I don’t think our kids know for sure what an important role grandma’s apron played in history. It was like a badge of honor to wear it. It showed how capable the girl or woman wearing it was to handle whatever challenges came along.
The principal use of Grandma’s apron was to protect the dress underneath while she tended to keeping her home. It was a part of her everyday wear; a practice she had started when she was a child.
Those big old aprons wiped many a perspiring brow, bent over the hot wood-fired cook stove. Still, she smiled when she thought of how much better that was than the open fireplace her grandmother had to cook in!
That apron also served as a handy potholder for retrieving hot casseroles from the oven, or those heavy iron skillets from the stove top. It was essential for gripping those pesky caps screwed on the glass jars of food she canned and stored earlier.
It carried in all sorts of vegetables she pulled from the garden. After the corn was shucked, the peas shelled, or the beans snapped, it was handy for carrying out the waste.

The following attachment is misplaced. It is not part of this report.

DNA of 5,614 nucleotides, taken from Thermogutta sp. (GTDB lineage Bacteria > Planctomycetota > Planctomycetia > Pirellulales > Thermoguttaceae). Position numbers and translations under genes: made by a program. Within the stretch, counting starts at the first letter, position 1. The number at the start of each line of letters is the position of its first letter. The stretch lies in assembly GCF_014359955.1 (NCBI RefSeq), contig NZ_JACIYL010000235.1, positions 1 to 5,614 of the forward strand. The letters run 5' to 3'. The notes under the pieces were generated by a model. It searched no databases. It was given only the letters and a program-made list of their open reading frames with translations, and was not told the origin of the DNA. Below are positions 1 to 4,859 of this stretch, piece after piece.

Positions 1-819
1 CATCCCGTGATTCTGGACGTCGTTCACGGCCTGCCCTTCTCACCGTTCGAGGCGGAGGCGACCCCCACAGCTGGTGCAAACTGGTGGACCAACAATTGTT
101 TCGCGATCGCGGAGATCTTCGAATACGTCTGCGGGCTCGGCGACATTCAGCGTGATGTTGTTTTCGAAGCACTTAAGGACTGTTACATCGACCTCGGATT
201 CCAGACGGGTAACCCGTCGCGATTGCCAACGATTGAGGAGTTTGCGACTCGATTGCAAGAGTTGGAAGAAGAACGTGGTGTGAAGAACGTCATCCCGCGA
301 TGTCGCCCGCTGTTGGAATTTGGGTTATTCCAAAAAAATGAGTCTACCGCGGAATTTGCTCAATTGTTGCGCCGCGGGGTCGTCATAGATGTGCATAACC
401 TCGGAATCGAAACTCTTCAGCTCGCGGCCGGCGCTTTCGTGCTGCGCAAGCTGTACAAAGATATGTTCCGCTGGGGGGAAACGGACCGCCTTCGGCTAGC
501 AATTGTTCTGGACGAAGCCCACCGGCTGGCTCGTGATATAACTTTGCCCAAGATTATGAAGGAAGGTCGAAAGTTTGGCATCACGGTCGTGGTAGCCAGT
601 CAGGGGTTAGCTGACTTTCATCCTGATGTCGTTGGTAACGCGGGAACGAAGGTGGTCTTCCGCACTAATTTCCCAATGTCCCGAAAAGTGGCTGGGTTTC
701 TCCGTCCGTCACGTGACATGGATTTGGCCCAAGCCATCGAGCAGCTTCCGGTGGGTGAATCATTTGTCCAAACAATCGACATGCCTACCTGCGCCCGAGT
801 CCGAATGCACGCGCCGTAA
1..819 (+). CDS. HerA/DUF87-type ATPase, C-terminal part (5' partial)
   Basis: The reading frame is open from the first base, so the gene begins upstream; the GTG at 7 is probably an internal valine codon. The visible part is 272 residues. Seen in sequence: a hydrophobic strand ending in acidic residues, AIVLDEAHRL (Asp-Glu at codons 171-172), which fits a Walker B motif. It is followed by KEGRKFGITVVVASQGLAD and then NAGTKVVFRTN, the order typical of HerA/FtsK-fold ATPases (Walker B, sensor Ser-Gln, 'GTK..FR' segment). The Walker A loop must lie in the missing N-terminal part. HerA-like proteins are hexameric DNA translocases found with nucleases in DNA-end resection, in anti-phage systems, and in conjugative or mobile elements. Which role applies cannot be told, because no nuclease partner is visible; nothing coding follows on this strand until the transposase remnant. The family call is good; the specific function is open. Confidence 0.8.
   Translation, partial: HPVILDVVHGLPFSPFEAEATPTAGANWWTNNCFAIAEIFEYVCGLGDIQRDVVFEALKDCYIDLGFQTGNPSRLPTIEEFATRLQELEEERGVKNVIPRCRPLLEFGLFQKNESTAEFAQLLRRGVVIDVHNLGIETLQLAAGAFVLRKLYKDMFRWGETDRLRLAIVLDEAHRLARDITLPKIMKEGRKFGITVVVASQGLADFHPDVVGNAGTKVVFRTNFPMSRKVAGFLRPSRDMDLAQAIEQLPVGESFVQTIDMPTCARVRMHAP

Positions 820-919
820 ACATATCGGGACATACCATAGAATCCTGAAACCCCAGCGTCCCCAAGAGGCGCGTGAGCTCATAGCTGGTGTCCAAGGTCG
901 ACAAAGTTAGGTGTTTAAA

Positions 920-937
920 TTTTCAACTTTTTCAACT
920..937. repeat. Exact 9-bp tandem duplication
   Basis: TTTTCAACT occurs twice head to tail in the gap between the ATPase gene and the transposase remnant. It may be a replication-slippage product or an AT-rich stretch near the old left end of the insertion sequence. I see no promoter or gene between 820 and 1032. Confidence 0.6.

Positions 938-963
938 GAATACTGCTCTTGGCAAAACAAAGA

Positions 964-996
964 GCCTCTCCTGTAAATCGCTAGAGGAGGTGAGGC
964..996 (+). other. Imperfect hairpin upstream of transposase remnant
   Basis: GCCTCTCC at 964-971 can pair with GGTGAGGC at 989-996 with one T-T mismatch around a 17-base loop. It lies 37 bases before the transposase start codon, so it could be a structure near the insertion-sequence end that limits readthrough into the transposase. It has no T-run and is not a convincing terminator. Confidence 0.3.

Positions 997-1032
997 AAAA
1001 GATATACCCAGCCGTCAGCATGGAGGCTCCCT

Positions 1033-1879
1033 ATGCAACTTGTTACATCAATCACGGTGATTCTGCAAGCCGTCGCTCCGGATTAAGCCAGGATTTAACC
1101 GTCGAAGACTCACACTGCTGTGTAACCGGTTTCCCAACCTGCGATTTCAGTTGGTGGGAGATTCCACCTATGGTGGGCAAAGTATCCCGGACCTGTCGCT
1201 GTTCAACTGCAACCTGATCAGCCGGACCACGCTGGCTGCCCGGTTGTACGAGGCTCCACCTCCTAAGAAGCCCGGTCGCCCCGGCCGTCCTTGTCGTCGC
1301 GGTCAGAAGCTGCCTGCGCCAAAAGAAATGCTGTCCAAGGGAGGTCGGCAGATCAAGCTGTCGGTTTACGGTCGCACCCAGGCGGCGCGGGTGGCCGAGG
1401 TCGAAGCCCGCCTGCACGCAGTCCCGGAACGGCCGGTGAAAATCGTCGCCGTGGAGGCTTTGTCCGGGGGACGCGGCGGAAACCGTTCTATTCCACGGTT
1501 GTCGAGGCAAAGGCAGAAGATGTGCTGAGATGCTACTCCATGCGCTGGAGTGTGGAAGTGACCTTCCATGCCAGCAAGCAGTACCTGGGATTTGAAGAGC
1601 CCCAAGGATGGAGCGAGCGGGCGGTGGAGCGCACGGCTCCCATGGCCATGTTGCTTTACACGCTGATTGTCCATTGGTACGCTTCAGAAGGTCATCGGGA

On the return trip it carried in wood chips and kindling for the kitchen stove. Sometimes it carried in a piece or two of firewood just to keep the fire going until the men got back up to the house.
From the chicken coop, it carried in that morning’s eggs, fussy chicks, and sometimes half-hatched eggs to be finished in the warming oven of the cook stove.
In the spring, the apron was used to bring in sweet berries, and in the fall, delicious fruit from the trees out in the yard. On cool mornings grandma wrapped it around her arms to still the chill while she got the wood fire going.
Toward evening, when dinner was ready, Grandma walked out onto the porch, waved her apron real high, and the men knew it was time to come in from the fields to dinner.
When unexpected company drove up the dirt road, it was surprising how much furniture that old apron could dust in a matter of seconds! And, as the dust settled, those aprons were ideal hiding places for shy kids as they snuggled in close.
But perhaps the most wonderful role it played was drying children’s tears, or draping over their shoulders for comfort, cleaning out dirty ears, or applying just a little spit to clean a dirt streaked cheek.
It was certainly a simpler time, when grandma’s “old-time apron” was arguably the most versatile and comforting device in memory. It once symbolized everything good about the safety zone of the American home; love, devotion and skill at everything from cooking to medicine and home management to child psychology.
No, our kids can’t know what a wonderful thing grandma’s apron was, but they’ll go crazy now trying to figure out how many germs were on it!
(I don’t think I ever heard of anyone catching anything bad from grandma’s apron . . . . )